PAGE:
PEZ vending machine at the PEZ museum in BurlingameThe first thing I learned about PEZ at the Burlingame Museum of Pez Memorabilia was that it is short for the German word for peppermint: PfeffErminZ and the company that creates these famous dispensers and treats is Austrian. Mini PEZ dispensers at the PEZ museum in Burlingame

This tiny museum was a great visit. For $3 you get a tour with the owner who has a copiousness knowledge of PEZ.

The vending machines that give out PEZ took me down memory lane.The cutest dispensers, I think, are the mini Japanese editions – dispensers for four PEZ with all the famous characters, like Pikachu and Nintendo’s Mario.

the Atomic Energy Lab is part of the banned toys exhibit at the PEZ museum in BurlingameThe museum expanded to show classic toys, like Lincoln Logs and Mr. Potato Head and a section on Banned Toys, which was my favorite: The Atomic Energy Laboratory (with 4 samples of radioactive material!).

If you like Guinness Book World records you can view the World’s Largest PEZ Dispensing Machine. 

Are you a PEZ collector?

Sit by the Stone River

Sit by the Stone River

Andy Goldsworthy’s sculptures in San Francisco’s Presidio are well known and worth seeking out. But did you know that Silicon Valley has one of his nature sculptures?

Andy Goldsworthy’s Stone River at Stanford UniversityAcross from the Anderson Collection at the Stanford University you can sit in the park and enjoy a picnic, while you marvel at the snake like sculpture. Goldsworthy’s Stone River. It took about 128 tons of material to build in one month. During his work on Stone River, Goldsworthy has also created a “heap of pieces with grasses and leaves” just a few yards away from the sculpture.Andy Goldsworthy’s Stone River at Stanford University

Every third Sunday, at 11:30 a.m. there is a free 1 ½ hour docent led tour for the outdoor sculptures. Tours start at the front of the Cantor Arts Center.

 

Have you walked along the Stone River?

 

Exercise your auditory sense

Exercise your auditory sense

Now hear this! is the name of the new outdoor exhibit at the Montalvo Arts Center in Saratoga.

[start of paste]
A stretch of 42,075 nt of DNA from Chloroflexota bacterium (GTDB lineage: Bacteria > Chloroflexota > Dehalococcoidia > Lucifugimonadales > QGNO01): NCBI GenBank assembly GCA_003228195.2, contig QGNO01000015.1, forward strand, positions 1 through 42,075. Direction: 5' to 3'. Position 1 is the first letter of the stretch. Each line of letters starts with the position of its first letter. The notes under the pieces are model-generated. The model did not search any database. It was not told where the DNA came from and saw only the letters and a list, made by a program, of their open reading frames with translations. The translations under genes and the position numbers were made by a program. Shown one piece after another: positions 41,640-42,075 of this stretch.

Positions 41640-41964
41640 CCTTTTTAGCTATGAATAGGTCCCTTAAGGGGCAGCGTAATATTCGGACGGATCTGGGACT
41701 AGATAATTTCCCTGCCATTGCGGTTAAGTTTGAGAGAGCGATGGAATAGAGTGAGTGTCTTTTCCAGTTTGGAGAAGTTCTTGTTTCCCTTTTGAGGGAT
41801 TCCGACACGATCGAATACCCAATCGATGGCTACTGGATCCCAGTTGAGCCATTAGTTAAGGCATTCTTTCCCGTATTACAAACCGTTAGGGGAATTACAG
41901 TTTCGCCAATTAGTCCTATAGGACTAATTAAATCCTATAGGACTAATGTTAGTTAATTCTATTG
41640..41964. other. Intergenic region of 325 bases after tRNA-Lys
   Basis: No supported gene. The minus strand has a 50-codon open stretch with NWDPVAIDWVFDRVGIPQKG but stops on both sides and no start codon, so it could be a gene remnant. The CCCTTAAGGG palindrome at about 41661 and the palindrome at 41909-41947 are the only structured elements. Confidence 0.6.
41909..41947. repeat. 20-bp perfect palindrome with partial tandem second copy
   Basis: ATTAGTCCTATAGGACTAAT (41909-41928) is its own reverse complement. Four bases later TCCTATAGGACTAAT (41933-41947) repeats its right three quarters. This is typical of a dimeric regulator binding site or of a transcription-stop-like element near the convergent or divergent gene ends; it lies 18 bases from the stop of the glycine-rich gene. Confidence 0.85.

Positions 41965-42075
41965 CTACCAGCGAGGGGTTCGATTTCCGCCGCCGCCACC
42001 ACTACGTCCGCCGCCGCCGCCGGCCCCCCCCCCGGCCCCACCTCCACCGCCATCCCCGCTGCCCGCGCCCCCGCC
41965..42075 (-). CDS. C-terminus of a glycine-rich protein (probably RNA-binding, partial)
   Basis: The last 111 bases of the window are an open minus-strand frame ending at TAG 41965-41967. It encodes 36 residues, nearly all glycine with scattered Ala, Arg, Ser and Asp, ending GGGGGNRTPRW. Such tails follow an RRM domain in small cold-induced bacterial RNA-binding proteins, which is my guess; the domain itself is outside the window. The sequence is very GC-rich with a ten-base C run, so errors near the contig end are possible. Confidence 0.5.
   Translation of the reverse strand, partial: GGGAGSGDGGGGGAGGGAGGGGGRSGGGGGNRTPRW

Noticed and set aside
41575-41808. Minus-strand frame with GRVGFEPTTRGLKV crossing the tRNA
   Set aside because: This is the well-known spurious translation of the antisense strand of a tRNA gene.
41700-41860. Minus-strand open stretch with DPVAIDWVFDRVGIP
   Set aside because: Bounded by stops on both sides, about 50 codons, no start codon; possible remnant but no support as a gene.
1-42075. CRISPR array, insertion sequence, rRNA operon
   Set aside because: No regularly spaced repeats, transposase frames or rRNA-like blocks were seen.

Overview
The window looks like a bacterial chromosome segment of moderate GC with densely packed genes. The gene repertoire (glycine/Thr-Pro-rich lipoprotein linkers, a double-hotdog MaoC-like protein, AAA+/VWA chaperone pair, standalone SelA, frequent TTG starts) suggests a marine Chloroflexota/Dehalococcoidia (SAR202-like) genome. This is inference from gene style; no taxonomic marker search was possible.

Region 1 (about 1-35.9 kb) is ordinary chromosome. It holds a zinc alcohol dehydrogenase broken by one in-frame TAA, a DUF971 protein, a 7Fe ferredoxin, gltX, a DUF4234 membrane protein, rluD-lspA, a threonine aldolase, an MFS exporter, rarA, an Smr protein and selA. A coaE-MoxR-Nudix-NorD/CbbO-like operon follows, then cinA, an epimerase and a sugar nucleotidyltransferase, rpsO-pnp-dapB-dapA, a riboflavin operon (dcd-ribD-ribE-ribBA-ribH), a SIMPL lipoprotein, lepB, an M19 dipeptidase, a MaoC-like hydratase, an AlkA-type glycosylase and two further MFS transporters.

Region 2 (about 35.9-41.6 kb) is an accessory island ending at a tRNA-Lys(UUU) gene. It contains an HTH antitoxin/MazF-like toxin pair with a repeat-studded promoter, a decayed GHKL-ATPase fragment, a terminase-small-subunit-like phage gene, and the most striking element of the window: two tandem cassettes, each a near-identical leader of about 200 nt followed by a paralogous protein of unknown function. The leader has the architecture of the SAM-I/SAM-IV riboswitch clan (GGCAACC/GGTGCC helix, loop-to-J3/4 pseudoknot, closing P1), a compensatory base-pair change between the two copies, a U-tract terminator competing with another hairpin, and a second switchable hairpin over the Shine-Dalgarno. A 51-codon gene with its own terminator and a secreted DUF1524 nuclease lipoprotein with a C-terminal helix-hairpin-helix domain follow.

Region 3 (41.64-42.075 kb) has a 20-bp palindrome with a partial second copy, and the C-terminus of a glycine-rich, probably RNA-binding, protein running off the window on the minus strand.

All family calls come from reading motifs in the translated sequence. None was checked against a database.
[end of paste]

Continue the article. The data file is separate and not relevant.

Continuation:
Subtitled: an exercise in listening, you might be able to guess that these artists composed an interesting experience for you consisting of 5 installations.

Seats at the Lilian Fountain Garden Theatre in Montalvo, SaratogaFor example Stephen Vitiello’s Taking Sound Cues From The Wind plays on the hour and on the half hour from 10 am – 4:30 pm at the Lilian Fountain Garden Theatre. A sonic response to the 1925 play Wings by Joseph S. Thompson. I could sometimes not tell if the rustling of the leaves came from the speakers or just that the wind was moving  the leaves next to me. For a while I watched a dragonfly dancing to the music, her abrupt turns fitting the rhythm. I did enjoy this piece and the surrounding distractions.

On the same note Soundings are two audio tours created by Detour, an audio tour guide app. Tours involve new artists and their music while exploring the grounds of the Arts Center.

I took the first audio tour and it starts with an introduction at the box office and guides you down the path through the blue garden. The first composer Theresa Wong shares her experience in Venice, Italy under a trellis. Beautiful and minimalistic: Venice is a Fish.

Next you walk up the path and stop on the next bench to listen to Wayne Horvitz sharing his composition: 55 music and dance in concrete, part 1.

Carmina Escobar’s music can be enjoyed on a bench under the ginkgo tree.

Nina Young ends this interactive walk at the Belvedere with Temenos – an arrangement about architecture and music.Belvedere at Montalvo Arts Center, Saratoga

It was a surreal experience listening to these unusual compositions outside in a park combining  the calming visuals of greenery with experimental sounds and with the chatter of summer campers.

How will you sharpen your hearing sense?

 

Now hear this! and Soundings

Monday – Sunday 10 am – 5 pm

Ends October 22nd, 2017

 

Garden for all senses

Garden for all senses

Charles Street Gardens SunnyvaleThe Charles Street Gardens in Sunnyvale opens its doors each Tuesday from 11 am – 1 pm. This is not only interesting for the curious gardener like me – always a pleasure to see what and how other people grow vegetables and more – but here the children’s garden is a special treat.

Kids are encouraged to feel, smell and touch the plants in a few raised garden beds.

The chickens that live in the coop next to it are a bonus.

Charles Street Gardens chicken, Sunnyvale
Do you garden with all your senses?